Mulerider moves toward NFL

photo of Don UnambaGrowing up in the Dallas-Ft. Worth area of Texas, Don Unamba had a single focus.

“I grew up thinking football. I have never wanted to do anything else,” he said.

Growing up in a state known for its love of football, Unamba watched his brother, Trumaine Johnson, on the gridiron and was a loyal fan of the Dallas Cowboys. If he was breathing, football was his oxygen.

Once he graduated from L.D. Bell High School, his abilities on the field had long caught the eye of one of Southern Arkansas University’s football coaches, who eagerly recruited the tall cornerback. It was that persistence and friendship that turned Unamba’s attention to SAU.

“He kept up with me and invited me for a visit. It was definitely smaller than what a big-city boy is used to, but it felt down-to-earth, calm and easy-going,” he said. “We all connected, became a part of the team, and got close.”

Starting out as a business major, Unamba devoted a couple years to that focus, until he figured out that he had an affinity for the sciences. With so much time already devoted to business, he shifted his emphasis to social sciences and kept business as his minor.

“I looked for something different. I found that social sciences kind of encompassed everything,” he said. “Somewhere along the way I learned that I have a thing for science, especially biology – learning about cells and the way things work.

Professor Japhet Makia made the biggest impact on Unamba. Makia also taught and inspired Jordan Babineaux, a former Mulerider-turned Tennessee Titan.

“Mr. Makia stayed on me. He taught me to take care of business. Playing football, it’s hard to get it all done while trying to get to the next level, but he wouldn’t give me any breaks. He made me work,” said Unamba. “It taught me a few things about myself, but mostly, when I put my mind to something, I can do it.”

“Don currently leads the Great American Conference in passes defended,” said Coach Bill Keopple. “Don made first team all-conference and also tied for third in the GAC with three interceptions; one for a touchdown. He’s had 16 broken-up pass receptions, which leads the GAC. Numerous professional scouts have been on campus this fall evaluating Don. They all tell us that he will get an opportunity to play in the NFL.”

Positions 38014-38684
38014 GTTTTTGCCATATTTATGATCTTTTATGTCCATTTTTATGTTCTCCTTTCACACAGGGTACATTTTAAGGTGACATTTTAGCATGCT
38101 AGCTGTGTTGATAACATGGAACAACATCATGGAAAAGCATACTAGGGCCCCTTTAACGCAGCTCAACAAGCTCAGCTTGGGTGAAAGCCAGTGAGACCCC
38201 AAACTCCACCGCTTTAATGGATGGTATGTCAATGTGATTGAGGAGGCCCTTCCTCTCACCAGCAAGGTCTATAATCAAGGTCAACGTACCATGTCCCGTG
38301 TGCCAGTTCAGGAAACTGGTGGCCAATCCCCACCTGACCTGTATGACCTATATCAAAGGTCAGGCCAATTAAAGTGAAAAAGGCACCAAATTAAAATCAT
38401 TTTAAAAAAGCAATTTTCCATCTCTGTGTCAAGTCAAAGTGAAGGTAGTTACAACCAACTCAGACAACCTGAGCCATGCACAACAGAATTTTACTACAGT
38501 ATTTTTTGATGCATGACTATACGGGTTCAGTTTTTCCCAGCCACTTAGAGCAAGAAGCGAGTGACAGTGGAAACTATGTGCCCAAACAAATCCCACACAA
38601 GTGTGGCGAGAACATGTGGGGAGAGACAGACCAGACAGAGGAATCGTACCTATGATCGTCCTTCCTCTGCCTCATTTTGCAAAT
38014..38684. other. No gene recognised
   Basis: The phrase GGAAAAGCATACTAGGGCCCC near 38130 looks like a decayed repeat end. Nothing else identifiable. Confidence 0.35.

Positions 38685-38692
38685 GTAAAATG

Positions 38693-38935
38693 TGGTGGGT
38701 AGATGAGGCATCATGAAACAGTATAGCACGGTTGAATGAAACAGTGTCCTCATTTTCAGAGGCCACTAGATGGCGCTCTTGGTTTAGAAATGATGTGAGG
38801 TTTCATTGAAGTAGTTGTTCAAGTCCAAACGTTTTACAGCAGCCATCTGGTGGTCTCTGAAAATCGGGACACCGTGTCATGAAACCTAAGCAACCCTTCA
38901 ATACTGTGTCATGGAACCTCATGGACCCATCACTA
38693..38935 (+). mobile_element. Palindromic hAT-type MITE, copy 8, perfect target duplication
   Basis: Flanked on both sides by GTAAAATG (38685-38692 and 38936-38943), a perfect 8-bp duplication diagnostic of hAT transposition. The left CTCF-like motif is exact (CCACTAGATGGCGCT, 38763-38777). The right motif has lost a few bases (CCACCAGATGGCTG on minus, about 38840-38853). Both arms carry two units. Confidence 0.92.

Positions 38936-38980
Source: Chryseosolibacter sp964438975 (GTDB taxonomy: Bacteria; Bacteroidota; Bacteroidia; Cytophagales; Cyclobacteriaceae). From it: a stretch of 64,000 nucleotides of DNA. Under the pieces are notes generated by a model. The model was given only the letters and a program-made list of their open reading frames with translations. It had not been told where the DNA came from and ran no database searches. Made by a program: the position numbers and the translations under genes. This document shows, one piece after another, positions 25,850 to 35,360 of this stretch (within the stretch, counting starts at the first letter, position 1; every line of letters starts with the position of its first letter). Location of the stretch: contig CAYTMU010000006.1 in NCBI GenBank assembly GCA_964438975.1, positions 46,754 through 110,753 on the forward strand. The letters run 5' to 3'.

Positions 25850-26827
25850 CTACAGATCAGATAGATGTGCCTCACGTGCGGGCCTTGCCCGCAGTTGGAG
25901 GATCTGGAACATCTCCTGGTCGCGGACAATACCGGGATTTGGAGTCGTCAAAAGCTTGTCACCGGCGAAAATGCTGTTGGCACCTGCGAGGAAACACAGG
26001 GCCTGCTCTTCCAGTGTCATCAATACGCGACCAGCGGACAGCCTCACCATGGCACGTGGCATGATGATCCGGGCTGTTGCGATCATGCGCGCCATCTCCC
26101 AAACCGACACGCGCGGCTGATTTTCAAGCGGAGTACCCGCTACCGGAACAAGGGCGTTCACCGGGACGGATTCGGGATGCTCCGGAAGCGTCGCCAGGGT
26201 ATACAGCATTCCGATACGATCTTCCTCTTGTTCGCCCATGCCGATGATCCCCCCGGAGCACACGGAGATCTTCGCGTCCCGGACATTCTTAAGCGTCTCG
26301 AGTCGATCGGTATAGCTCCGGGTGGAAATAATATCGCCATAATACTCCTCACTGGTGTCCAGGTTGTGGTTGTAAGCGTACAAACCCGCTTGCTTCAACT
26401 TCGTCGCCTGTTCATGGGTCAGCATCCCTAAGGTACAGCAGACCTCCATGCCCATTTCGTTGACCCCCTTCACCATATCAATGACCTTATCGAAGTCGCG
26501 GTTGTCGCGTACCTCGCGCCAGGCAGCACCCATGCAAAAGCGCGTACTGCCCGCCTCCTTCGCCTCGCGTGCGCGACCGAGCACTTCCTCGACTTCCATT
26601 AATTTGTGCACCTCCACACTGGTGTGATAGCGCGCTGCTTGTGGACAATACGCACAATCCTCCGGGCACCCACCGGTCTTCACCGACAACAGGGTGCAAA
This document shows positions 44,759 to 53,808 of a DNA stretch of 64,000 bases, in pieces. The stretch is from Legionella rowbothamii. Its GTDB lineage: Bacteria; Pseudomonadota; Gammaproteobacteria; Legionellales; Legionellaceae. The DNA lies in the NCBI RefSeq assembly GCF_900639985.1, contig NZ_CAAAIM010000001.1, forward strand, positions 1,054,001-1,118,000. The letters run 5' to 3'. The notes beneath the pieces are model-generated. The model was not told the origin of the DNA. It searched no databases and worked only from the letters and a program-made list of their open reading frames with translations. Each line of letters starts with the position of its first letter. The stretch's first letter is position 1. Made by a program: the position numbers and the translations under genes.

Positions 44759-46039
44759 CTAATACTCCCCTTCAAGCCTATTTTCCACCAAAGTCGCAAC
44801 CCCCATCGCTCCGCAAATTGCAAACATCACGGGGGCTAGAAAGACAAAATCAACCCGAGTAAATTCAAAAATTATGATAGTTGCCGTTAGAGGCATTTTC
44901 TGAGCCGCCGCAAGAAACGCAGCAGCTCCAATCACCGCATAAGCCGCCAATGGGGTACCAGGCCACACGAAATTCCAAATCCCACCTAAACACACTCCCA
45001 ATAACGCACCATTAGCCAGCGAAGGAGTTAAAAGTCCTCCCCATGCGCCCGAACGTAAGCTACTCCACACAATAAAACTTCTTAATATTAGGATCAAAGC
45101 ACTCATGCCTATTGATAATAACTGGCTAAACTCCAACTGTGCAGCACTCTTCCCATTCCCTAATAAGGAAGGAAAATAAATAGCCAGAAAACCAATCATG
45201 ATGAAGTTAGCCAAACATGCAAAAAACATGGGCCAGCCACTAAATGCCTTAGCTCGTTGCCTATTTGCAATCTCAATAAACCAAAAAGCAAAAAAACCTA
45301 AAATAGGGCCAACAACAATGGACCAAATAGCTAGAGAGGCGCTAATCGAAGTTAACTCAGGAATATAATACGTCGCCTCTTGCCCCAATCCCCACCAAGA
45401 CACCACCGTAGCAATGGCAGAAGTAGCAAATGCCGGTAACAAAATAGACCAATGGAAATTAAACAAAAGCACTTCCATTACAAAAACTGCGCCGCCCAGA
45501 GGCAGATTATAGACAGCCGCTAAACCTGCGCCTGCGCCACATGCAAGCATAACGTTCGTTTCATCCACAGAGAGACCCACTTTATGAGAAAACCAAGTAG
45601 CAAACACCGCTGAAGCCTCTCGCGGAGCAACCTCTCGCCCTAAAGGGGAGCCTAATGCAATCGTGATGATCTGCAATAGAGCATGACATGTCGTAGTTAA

Unamba will head to NFL training camps in Florida when he graduates in May. According to Unamba, SAU Coach James Colzie, who played for the Tampa Bay Buccaneers after his college years at Florida State has been a tremendous help.

“Don brings a lot to the table as a player and person,” Keopple said. “He’s a great young man – which is very important in being a good football player. He has a great work ethic, he understands the game, he has great instincts, he’s coachable (meaning he will listen, take the knowledge in, and apply it) and loves to play the game. His teammates trust him to do his job on and off the field. He’s the best corner in the Great American Conference in my opinion.”

As his dream of playing professional football moves in the direction of reality, Unamba is grateful.

“It’s a good feeling. We’ve been through so much. All the time and effort we put into practice. No one really knows how much we put into each game,” he said. “This year, it finally took a turn and we had a chance to show what we’re made of. That’s a good feeling, but a little bittersweet too. It was a good way to spend my senior season.”

The most memorable moment for the cornerback was his first touchdown in the last game of his SAU career – an interception return from 66 yards against Ouachita Baptist University.

Unamba is eager to do his part to show the world what a Mulerider is capable of.

“It doesn’t matter what NFL team. As long as I make it,” he said. “I have never wanted anything else, so to be so close to this, it gives me chills,” he said. “I’m staying humble and thanking God for this chance. I’m lucky to have a great family and a good support system of friends and teammates. It’s time to put another Mulerider in the NFL.”

“I spent the rest of the day thinking about those kids and how their faces lit up. When I make it to the professional league, that is something I hope to continue to do. It is great to have a chance to make a positive impact on those who look up to you.”

The SAU cornerback was honored in December as one of the top defensive backs in the country in being named to the 2012 AFCA (American Football Coaches Association) Division II Coaches’ All-America Team.

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